Ecosicence: Debunking the Hazards of Alternative Energy Sources

The conclusions of the Inhaber Report, which found alternative energy sources to be riskier than conventional sources, was based on factual omissions, bogus assumptions, and erroneous calculations.


| September/October 1979



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Anne and Paul Ehrlich expose the flaws in the Inhaber Report attacking alternative energy sources.


PHOTO: MOTHER EARTH NEWS STAFF

In our column "In Defense of Non-Conventional Energy Sources" we gave an overview of the "Inhaber Report" scandal, an attempt by the Canadian Atomic Energy Control Board (abetted by various prestigious journals and scientists) to foist the results of a hopelessly flawed study upon the public. The report—entitied Risk of Energy Production (AECB1119) — written by Herbert Inhaber, purports to show that solar energy sources are nearly as dangerous to human beings as are conventional sources (such as coal) and more dangerous than is nuclear energy!

Because we know that MOTHER EARTH NEWS' readers are interested in alternative energy sources, this column will attempt to describe—in detail—how biased data selection was combined with incredible bungling to reach AECB-1119's preposterous conclusions.

A Comprehensive Comparison?

First, Inhaber claims to have tallied up the direct health risks—to workers and to the public—brought about by the construction and operation of conventional and nonconventional energy sources. He claims to count accidental deaths and injuries, disease, and all phases of the fuel cycle (such as, for example, acquisition of the raw material to build energy facilities, the manufacture of components, the construction of power plants, the mining of fuels, plant operation and maintenance, and the disposition of wastes).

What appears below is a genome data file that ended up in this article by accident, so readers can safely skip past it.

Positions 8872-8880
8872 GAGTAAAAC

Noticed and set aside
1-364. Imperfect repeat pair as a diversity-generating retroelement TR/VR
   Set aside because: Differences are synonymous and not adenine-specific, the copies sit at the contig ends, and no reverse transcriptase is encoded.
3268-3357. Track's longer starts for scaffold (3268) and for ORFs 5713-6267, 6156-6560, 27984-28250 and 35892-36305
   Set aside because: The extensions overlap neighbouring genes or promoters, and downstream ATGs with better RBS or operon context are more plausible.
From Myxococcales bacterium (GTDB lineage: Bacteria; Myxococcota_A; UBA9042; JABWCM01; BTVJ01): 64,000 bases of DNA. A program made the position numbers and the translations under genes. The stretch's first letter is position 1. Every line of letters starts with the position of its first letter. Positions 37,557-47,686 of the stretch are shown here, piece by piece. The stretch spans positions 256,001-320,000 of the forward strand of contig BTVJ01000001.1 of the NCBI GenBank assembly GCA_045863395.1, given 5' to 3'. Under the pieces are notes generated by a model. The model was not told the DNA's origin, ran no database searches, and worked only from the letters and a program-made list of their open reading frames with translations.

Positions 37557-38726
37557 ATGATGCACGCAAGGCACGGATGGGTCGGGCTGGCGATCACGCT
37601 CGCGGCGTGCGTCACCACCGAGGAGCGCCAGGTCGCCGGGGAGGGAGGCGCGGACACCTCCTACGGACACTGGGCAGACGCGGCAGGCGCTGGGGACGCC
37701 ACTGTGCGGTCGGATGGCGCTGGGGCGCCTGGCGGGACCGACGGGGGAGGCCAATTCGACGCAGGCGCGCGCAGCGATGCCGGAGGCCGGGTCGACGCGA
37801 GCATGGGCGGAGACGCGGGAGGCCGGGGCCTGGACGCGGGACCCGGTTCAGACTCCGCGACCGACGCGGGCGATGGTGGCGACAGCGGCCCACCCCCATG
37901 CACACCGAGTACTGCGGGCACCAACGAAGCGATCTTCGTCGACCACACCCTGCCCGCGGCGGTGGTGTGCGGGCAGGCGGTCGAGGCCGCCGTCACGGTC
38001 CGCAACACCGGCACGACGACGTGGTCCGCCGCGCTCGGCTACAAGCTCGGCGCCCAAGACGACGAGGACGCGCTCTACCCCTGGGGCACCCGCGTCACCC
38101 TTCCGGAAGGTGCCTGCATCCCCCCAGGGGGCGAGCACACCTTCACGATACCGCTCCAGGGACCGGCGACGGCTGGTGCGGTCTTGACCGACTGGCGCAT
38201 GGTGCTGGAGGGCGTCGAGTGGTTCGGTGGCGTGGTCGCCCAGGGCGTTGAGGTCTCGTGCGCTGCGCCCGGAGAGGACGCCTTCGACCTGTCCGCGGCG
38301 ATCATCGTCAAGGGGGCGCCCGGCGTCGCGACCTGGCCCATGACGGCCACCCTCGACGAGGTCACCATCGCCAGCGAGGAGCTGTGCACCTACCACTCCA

This approach (while of some use if carried out successfully) omits the impact of the energy sources in question upon human well-being through disruptions of climate, of ecosystems,. and of sociopolitical affairs. Yet such "indirect" damages (including the loss of agricultural productivity due to climate disruption by fossil fuel-produced carbon dioxide, and the proliferation of nuclear weapons induced by the spread of nuclear reactors) put far more human lives in danger than do "direct" accidents and pollution-induced illness.

Even among those environmental risks that he did consider, Inhaber omitted many important phenomena. Public disease, for example, appears in the report in only two forms: as days lost from work—and premature deaths—from respiratory illness associated with emissions of sulfur oxides in the presence of particulates, and as days lost due to cancer caused by radiation from nuclear power plants.

Inhaber offers no estimate of the disease effects of the oxides of nitrogen, hydrocarbons, or trace minerals (mercury, lead, cadmium, nickel, etc.) that are emitted when fossil fuels are burned; entirely neglects to mention public disease caused by water pollution from contamination by the hydrocarbons and the trace metals that are released during extraction, processing, and transportation of fossil fuels; and he ignores all of the diseases and genetic effects that may appear in future generations as a result of nuclear-power-produced radiation or chemical mutagens from fossil fuels.





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